Jean Pierre Gabriel
Luxurious Knai Bang Chatt at the seaside in Kep offers guests a chance to help local villagers.
Kep, a sleepy seaside town on the south coast of Cambodia, midway between the Vietnamese
border and the provincial town of Kampot, is now home to what is surely one of Cambodia's
most exclusive and luxurious resorts - Knai Bang Chatt.
But unlike many of the establishments catering for Cambodia's high-end tourist market,
the Knai Bang Chatt owners claim they are not seeking to make huge profits from tourist
"We will never take profit out of the country," said Jef Moons, one of
the resort's owners. "What we want to do is share with people Kep itself."
This guiding philosophy of Knai Bang Chatt - the name refers to the rainbow aureole
encircling the sun, which in Buddhist symbolism provides divine protection - is explained
by the story of its foundation.
Moons and his business partner, Boris Vervoodt, had been travelling through Cambodia.
They hired motorbikes in Sihanoukville, intending to drive through the country's
endless vista of rice paddies, but on their way they happened to stumble upon Kep.
"We entered Kep and saw these beautiful skeletons of houses, all destroyed,
all burnt by the Khmer Rouge," Moons said. "We saw the town and just thought,
'Imagine living here; imagine living in this beautiful nature and people'."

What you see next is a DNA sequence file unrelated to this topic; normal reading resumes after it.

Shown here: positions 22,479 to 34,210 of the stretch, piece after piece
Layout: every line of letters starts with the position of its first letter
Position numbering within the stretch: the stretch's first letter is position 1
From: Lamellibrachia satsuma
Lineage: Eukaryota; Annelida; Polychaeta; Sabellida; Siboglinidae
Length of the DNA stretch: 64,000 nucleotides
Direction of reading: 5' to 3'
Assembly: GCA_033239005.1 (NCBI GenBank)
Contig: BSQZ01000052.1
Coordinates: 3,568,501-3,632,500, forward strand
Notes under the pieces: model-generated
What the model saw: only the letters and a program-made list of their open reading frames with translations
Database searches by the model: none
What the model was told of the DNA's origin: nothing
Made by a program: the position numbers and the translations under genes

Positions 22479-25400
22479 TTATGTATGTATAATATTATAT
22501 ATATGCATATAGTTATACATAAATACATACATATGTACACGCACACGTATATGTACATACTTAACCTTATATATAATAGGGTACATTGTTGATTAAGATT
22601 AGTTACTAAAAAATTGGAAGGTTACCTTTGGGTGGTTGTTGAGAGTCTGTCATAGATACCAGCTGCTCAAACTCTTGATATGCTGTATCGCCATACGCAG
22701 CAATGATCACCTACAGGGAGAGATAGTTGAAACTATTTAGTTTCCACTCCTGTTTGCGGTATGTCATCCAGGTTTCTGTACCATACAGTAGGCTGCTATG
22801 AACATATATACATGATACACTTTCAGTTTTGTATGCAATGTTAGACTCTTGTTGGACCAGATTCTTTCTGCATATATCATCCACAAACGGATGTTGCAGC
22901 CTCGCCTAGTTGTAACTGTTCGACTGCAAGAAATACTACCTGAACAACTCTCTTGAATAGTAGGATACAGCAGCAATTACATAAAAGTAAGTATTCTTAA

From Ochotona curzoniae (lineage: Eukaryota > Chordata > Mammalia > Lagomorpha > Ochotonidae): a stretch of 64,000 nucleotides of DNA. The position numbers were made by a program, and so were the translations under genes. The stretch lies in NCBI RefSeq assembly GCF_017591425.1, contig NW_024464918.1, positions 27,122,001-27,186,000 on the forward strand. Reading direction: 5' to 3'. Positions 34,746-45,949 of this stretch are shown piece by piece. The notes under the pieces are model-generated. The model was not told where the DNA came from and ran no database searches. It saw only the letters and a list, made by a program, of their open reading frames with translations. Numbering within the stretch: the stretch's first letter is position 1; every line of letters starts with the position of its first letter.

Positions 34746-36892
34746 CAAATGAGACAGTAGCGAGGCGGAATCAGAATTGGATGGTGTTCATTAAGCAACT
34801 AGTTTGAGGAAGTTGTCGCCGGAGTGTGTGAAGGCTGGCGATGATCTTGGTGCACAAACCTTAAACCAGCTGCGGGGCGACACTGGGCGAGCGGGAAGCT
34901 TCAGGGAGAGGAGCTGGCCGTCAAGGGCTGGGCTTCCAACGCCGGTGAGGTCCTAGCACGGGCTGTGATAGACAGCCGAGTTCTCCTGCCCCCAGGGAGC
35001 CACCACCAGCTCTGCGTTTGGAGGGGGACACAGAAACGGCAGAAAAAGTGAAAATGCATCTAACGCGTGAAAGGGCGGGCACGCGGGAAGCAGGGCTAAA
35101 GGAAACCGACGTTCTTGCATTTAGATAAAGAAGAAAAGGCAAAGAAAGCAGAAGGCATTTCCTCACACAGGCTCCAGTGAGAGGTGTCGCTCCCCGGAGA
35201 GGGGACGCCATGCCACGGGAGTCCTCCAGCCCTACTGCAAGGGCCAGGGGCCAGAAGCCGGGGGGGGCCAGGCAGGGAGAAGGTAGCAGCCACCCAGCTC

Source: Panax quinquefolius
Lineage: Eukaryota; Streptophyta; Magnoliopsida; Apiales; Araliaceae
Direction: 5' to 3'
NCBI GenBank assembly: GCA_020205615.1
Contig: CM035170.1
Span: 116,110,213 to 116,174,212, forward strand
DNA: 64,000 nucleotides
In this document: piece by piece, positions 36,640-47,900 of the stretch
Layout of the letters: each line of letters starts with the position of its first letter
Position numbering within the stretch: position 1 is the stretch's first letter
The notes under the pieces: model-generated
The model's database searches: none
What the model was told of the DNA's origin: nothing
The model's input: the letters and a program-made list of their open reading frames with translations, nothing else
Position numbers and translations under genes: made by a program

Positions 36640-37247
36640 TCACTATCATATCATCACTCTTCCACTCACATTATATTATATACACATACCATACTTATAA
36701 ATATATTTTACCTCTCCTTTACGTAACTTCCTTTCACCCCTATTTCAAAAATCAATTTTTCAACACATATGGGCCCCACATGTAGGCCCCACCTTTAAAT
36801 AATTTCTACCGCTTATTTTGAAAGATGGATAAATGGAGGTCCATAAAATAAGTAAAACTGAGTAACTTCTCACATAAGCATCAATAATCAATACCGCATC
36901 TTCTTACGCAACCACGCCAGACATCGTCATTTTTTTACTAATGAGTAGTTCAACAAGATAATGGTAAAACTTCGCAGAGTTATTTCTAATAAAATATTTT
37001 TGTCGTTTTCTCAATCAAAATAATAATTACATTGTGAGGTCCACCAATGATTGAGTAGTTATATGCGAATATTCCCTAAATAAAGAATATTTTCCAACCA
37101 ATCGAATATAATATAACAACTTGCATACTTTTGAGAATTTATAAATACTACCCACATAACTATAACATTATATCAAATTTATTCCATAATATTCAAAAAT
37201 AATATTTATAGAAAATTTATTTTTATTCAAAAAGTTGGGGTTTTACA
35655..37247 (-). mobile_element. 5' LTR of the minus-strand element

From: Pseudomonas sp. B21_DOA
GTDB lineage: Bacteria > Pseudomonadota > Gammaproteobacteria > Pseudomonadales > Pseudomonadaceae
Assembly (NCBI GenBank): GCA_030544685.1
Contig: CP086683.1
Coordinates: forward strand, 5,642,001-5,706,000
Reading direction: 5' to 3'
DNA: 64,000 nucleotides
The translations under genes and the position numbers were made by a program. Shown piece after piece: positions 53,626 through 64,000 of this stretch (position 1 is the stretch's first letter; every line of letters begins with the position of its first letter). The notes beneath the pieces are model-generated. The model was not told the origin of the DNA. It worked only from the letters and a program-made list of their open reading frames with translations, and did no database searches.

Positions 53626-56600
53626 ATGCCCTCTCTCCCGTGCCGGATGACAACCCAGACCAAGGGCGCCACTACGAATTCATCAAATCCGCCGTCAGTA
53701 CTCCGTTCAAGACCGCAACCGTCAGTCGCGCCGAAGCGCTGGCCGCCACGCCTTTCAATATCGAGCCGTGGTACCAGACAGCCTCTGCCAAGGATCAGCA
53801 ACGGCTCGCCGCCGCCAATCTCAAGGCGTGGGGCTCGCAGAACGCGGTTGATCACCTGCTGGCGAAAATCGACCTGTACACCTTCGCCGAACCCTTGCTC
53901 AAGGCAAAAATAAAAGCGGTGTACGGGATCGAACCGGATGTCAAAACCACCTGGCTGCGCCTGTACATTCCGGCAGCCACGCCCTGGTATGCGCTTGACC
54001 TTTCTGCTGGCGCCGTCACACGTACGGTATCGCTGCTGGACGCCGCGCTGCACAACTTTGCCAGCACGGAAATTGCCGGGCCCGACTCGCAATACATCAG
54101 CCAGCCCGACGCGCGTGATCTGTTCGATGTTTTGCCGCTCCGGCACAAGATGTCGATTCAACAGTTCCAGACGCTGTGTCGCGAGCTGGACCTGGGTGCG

Consequently, the pair began making inquiries about buying property in the area.
Despite initial refusals, they were told the deputy governor in the area might consider
selling some of his properties as he needed money for the local election. After that,
things happened rapidly.
"Can one day change your whole life? Yes, it very definitely can," Moons
said. "Three days [after arriving in Kep] we ended up buying three houses -
one from a princess, one from the vice governor, and one from the head of customs
[with a] down payment of just $500."
The seaside property consists of three villas, one of which was built in 1962 by
a protégé of Vann Molyvann, a seminal figure in Cambodian architecture.
Since their purchase of the property in 2004, this villa has been restored by Moons
and Vervoodt, and two more built, their style very much in keeping with the original
feel of the property.
"My aim initially was to create a family home - to share the beauty of Kep with
friends and family - and this is still the aim," Moons said. "We have just
opened up for local people at special rates so they can enjoy the property, but the
most important thing is that this is not a hotel, it is a private home for those
who want the best."
Expatriates living in Cambodia will now be able to rent rooms at Knai Bang Chatt
at reduced rates (down from an average of $400 a night to a maximum of $150), though
they will not be able to reserve rooms more than two months in advance of their stay.
This new policy reflects the fact that although there is undoubtedly more money to
be had courting Cambodia's high-end tourist market, Knai Bang Chatt is not motivated
by profit alone.
"We want to enable people to have a glimpse of what Cambodia really is,"
Moons said. "Kep is not a tourist spot, it is real life - and now we have started
our aid program we will be able to offer people the chance to get involved in that
real Cambodian life."
Knai Bang Chatt has entered into a memorandum of understanding with two development
organisations - Bridges Across Borders (BAB) and Sustainable Cambodia (SC) - with
the intention of supporting a village in Kep.
The resort may be an oasis of luxury, but Kep itself is a deeply impoverished area
in need of much development assistance.
"This was one of the last remaining Khmer Rouge strongholds," said Eang